Air Force Training on the Move

Aug. 1, 1997

Imagine an Air Force in which high-fidelity, interactive video and audio devices link students to their instructors in a network of global classrooms; virtual-reality systems are used to train mechanics on nonexistent engines; and pilots get a first, highly realistic taste of combat without leaving the ground.

It will be a decade or more before such a twenty-first-century Air Force arrives, but many of the technologies that will make remote learning and advanced simulation commonplace already are being exploited in limited ways by today’s training establishment.

Some dramatic changes have occurred since 1992, when the Air Force launched its Year of Training study.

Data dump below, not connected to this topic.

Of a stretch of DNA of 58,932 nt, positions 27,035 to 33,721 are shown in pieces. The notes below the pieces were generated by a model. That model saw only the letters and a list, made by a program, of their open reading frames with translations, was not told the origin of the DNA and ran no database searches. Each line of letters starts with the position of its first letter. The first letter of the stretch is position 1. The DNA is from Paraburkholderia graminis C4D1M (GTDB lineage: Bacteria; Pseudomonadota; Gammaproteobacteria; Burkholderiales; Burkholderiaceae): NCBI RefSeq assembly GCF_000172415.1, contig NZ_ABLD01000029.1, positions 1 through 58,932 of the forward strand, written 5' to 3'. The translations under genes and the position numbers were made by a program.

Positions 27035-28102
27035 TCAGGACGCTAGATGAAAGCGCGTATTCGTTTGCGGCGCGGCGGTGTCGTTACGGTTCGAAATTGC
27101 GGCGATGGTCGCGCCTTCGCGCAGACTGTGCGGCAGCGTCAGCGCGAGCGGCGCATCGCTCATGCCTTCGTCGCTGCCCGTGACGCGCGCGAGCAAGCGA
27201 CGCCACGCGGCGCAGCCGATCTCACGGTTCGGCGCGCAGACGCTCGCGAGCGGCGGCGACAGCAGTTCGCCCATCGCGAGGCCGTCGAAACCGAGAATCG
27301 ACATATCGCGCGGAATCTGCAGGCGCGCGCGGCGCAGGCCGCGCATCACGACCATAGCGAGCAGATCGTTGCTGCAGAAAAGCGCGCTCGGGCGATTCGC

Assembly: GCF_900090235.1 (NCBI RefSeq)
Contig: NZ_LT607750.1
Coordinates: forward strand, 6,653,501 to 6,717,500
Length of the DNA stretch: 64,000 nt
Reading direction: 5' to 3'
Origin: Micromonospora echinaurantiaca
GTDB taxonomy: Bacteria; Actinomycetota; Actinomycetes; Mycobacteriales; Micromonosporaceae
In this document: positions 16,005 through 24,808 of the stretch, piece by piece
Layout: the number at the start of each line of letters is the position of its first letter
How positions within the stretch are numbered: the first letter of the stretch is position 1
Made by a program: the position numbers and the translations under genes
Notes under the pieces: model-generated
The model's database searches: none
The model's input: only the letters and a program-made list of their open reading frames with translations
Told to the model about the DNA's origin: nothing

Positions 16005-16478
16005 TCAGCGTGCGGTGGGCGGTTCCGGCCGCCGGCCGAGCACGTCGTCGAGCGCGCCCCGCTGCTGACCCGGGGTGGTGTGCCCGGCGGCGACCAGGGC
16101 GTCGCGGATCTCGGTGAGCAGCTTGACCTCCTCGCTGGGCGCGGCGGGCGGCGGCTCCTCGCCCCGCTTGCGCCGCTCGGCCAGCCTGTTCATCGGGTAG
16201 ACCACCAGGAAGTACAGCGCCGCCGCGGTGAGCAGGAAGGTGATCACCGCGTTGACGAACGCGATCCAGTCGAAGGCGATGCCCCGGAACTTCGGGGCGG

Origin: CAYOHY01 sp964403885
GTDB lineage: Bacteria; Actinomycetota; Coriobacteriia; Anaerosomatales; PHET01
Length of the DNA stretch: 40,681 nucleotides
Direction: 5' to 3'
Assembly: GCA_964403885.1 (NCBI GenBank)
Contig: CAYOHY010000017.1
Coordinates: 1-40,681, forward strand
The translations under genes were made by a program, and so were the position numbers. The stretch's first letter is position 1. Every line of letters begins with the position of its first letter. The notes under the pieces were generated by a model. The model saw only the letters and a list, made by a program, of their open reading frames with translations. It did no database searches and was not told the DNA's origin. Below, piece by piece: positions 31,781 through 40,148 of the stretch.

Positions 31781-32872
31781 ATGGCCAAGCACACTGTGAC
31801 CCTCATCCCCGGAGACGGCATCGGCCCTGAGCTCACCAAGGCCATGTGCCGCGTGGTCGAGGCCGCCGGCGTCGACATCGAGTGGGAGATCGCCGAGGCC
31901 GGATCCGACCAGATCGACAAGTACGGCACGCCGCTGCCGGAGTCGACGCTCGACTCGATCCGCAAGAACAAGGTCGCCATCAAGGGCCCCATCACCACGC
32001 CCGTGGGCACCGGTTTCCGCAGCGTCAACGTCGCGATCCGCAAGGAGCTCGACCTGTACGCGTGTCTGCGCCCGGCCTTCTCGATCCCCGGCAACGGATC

Most of the initiatives have been organizational, aimed at reshaping the training establishment to provide formal schooling for service members previously trained on the job and to relieve operational units of some basic chores. At the same time, USAF has explored advanced technologies that could make traditional teaching as obsolete as one-room schools.

In fact, some Year of Training concepts that seemed extremely radical at the time now appear almost pedestrian when compared to long-range proposals generated by the Air Force’s latest assessment of future prospects. That study, Air Force 2025, was ordered in 1996 by Air Force Chief of Staff Gen. Ronald R. Fogleman. It took a look at all elements of the future force, but one major section dealt with exotic training tools.

Brilliant Warrior

Titled “Brilliant Warrior: Information Technology Integration in Education and Training,” the section examines what it calls the “adaptive learning environment,” which experts expect to become a reality in a few decades.